People tend to become complacent about fixed costs because they are generally recurrent and often reflect long-standing relationships with suppliers. But you should periodically test the market to see if you can get a better deal from competing suppliers.
Examples of Fixed Costs include:
- Monthly rental payments.
- Municipality rates.
- Office premises electricity and petrol.
- Staff salaries, pension payments and UIF.
- Water rates, broadband and telephone line rental.
- Mortgage and loan repayments.
- Vehicle leasing and maintenance.
- Accounting and legal.
- Most marketing and advertising, etc.
3. Income Tax
Like any other business owner you will be liable to pay company tax in South Africa. How much business tax you pay and what deductions you can claim will depend on the size and type of your business.
Business taxes can be complex, covering multiple categories like income tax, estimated taxes, self-employment taxes, withheld taxes, and excise duties. If you aren’t prepared for these expenses, they can take you by surprise.
Types of business tax South Africa
- Income tax
This is the standard tax on income for all registered companies in South Africa.
- Turnover tax in South Africa
Turnover tax is an alternate, simplified method of business tax in South Africa. It is a tax for small business in South Africa with an annual turnover of R1,000,000 or less.
- Dividend tax in South Africa
Dividend tax in South Africa is imposed on dividends payments to shareholders at a rate of 15 percent.
- Value Added Tax (VAT) in South Africa
VAT is an indirect tax payable by some companies in South Africa. The VAT rate in South Africa is currently 15 percent on the supply of most goods and services (with some exemptions) and on imported goods.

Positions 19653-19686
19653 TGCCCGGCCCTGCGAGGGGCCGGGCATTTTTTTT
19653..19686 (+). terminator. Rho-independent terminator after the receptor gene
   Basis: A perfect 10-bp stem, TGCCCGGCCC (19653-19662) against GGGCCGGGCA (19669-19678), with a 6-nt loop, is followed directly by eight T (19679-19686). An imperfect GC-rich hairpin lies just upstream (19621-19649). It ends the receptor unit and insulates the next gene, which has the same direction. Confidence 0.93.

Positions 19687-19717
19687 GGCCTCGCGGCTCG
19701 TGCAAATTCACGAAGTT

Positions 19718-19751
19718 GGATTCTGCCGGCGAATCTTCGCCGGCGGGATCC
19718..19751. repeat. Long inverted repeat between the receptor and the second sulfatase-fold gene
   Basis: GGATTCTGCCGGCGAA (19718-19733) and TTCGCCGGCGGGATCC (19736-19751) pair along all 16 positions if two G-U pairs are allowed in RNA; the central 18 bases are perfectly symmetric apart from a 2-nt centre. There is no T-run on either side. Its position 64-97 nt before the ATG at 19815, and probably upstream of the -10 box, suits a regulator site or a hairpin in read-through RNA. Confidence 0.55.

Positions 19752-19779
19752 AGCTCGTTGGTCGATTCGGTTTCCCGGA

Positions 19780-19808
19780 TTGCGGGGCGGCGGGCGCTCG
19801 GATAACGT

Businesses must register for VAT if their annual turnover exceeds R1,000,000 but they can also register voluntarily if they wish.
- Skills Development Levy (SDL)
SDL is a tax in South Africa payable by employers to promote the learning and development of employees in South Africa. Employers become liable for SDL if their total annual salary bill is more than R500,000. It is charged to employers at a rate of 1% of the total salary bill.
4. The Best Way to Track Your Expenses: Cloud Accounting
Accountex predicts that by 2020, more than 90% of small business owners will be using cloud accounting software. Ultimately this will facilitate accuracy, reliability, consistency and ease of reporting. Some of the best expense management tools include ProcurementExpress.com and Sage. These solutions even provide a mobile app that lets you track expenses while on the road.
5. Manage your accounting books effectively
Poor financial management may affect every aspect of your business, from managing cashflow and tracking business performance to developing plans that ensure that business owners can make the most of opportunities.
Track your expenses by managing your accounting books effectively. If you don’t have the time to do it, let an accounting firm manage your books for you.